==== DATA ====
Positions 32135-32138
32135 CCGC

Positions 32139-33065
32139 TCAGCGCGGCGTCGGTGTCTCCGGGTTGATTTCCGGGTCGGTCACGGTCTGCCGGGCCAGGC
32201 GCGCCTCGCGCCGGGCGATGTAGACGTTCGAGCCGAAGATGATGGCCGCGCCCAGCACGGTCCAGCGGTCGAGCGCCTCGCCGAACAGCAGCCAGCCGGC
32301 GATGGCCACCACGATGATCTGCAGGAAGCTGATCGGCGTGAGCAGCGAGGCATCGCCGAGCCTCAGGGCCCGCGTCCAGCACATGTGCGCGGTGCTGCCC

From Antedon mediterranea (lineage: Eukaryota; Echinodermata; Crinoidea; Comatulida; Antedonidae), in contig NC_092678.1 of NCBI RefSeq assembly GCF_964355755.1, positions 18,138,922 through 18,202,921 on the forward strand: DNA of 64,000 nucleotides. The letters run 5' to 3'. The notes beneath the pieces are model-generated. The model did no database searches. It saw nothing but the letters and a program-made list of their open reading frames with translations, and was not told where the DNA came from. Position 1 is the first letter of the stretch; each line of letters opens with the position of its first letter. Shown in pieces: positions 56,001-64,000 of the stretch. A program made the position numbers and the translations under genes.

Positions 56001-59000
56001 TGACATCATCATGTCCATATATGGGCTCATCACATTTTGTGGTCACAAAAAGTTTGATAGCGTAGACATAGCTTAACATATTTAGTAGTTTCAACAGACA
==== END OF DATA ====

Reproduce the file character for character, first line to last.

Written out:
Positions 32135-32138
32135 CCGC

Positions 32139-33065
32139 TCAGCGCGGCGTCGGTGTCTCCGGGTTGATTTCCGGGTCGGTCACGGTCTGCCGGGCCAGGC
32201 GCGCCTCGCGCCGGGCGATGTAGACGTTCGAGCCGAAGATGATGGCCGCGCCCAGCACGGTCCAGCGGTCGAGCGCCTCGCCGAACAGCAGCCAGCCGGC
32301 GATGGCCACCACGATGATCTGCAGGAAGCTGATCGGCGTGAGCAGCGAGGCATCGCCGAGCCTCAGGGCCCGCGTCCAGCACATGTGCGCGGTGCTGCCC

From Antedon mediterranea (lineage: Eukaryota; Echinodermata; Crinoidea; Comatulida; Antedonidae), in contig NC_092678.1 of NCBI RefSeq assembly GCF_964355755.1, positions 18,138,922 through 18,202,921 on the forward strand: DNA of 64,000 nucleotides. The letters run 5' to 3'. The notes beneath the pieces are model-generated. The model did no database searches. It saw nothing but the letters and a program-made list of their open reading frames with translations, and was not told where the DNA came from. Position 1 is the first letter of the stretch; each line of letters opens with the position of its first letter. Shown in pieces: positions 56,001-64,000 of the stretch. A program made the position numbers and the translations under genes.

Positions 56001-59000
56001 TGACATCATCATGTCCATATATGGGCTCATCACATTTTGTGGTCACAAAAAGTTTGATAGCGTAGACATAGCTTAACATATTTAGTAGTTTCAACAGACA